Dekker stays positive, mentally ready

Sam Dekker has had his ups and downs during his NBA career but he remains upbeat and is dedicated to helping his team any way he can.

Dekker, a Sheboygan native, is a 6-foot-9 reserve forward for the Los Angeles Clippers. He was traded to the Clippers before the season by the Houston Rockets who he spent his first two seasons with. Dekker overcome a back injury during his rookie season in 2015-16.

“In my first three years I’ve been through a lot. I’ve been through injuries and surgeries, playing big minutes and playing no minutes. This year it’s been a mixture of both – playing 30 minutes, then playing two minutes,” said Dekker before the Clippers’ game in Milwaukee March 21.

“It’s just been one of those seasons and that’s part of the journey of the basketball player. Not every year is going to go the way you want, not every game is going to go the way you want but you have to get up and go after it the next day.

“It was a challenge and it is a challenge sometimes but you gotta stay positive and you gotta stay ready, and who knows, Doc [Rivers, the Clippers’ head coach] is the type of coach who changes his lineups around, changes guys and gives everyone a chance. So, it’s been one of those years and I’ve learned a lot,” said Dekker.

“I’ve gotten more and more comfortable over the season and I’m looking forward to finishing the season strong.”

Dekker led Sheboygan Lutheran High School to the Division 5 state basketball title in 2012 and was a standout for the Wisconsin Badgers. He contributed six points, two rebounds and an assist off the bench in the Clippers’ 127-120 win over the Milwaukee Bucks.

“I just try to come in and do my job. I’m not going to play 25 or 30 minutes. I just try to come in and play with energy and add something to the team. We got out of here with a win and that’s the most important thing,” said Dekker after the win over the Bucks.

Rivers said after the game that the Clippers’ bench, including Dekker, played terrific basketball and brought energy which the team needs.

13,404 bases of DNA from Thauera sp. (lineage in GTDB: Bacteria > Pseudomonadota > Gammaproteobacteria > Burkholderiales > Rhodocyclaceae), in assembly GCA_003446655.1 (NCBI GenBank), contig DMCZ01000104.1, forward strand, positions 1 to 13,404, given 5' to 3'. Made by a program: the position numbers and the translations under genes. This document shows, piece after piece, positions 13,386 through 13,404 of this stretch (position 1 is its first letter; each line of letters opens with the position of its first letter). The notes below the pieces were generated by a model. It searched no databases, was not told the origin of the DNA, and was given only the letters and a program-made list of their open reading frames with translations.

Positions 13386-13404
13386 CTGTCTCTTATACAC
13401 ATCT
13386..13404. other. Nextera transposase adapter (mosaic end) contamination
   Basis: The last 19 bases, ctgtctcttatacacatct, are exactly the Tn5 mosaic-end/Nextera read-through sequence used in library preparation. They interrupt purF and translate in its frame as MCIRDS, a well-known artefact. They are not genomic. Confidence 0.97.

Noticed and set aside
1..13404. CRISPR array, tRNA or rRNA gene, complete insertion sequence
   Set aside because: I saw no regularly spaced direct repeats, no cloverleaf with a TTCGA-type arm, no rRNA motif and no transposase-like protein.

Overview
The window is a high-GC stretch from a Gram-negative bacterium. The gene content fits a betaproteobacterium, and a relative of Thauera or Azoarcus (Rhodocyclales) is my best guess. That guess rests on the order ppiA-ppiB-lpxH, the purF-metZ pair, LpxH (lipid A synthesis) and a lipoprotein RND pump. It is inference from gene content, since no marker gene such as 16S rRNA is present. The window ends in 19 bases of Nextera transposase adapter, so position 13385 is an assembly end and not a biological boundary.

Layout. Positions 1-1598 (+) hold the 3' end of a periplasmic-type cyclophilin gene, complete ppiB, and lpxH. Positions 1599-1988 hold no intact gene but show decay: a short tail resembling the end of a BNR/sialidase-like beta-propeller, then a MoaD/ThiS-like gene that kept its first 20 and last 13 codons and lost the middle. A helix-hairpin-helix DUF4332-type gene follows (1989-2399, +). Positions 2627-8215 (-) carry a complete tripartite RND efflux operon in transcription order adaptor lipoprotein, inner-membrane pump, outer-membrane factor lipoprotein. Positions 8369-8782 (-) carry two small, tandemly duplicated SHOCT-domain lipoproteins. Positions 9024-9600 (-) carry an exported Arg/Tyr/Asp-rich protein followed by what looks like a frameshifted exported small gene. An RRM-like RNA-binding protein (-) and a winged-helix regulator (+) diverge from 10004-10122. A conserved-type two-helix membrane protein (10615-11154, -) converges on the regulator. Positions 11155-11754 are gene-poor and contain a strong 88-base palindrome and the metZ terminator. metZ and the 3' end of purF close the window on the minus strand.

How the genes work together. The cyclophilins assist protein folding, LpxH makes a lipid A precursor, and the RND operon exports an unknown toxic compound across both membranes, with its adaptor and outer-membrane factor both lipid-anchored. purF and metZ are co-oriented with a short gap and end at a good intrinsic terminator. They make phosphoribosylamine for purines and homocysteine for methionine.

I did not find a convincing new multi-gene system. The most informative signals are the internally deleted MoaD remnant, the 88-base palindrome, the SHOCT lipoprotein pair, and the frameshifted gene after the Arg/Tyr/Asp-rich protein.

Dekker said it’s been fun learning the game from Rivers.

“He’s a legend in the NBA. People respect coach Rivers. He’s a great basketball mind. I get to learn the ins and outs of what he sees in the game and it helps me grow as a player a lot,” said Dekker.

Rivers coached the Boston Celtics to the NBA championship in 2008.

Dekker was asked what motivates him as a player.

“You’re going to have your ups and downs but you can’t let that change your mindset. You gotta try to get better every day and put in extra work so you can be ready for that next opportunity out there,” he said.

“You have to be mentally ready and when your name is called you have to go out there and be ready to perform.”

Dekker is focused on what he can control.

“I’ve forced myself not to worry about the outside noises. That’s been my mantra this year – to control what I can control. I have a very tight-knit group of people around me and that’s all I need,” he pointed out.

“He just wants to improve at every level,” said Todd Dekker, Sam’s father. “His head is in the right place. With his different abilities, he just wants to improve on ever part of his game – working on his quickness and his moves and trying to be consistent.”

Todd was the head coach for Sam’s high school basketball team.

“I’m really proud of what he’s done on and off the court. It’s been a great experience for him and people around him, and I think he has handled it very well,” said Todd.

“He is very dedicated. He understands the grind in basketball and he just wants to get better. He keeps things in perspective with his faith and family, and handles this which helps keep him grounded.”


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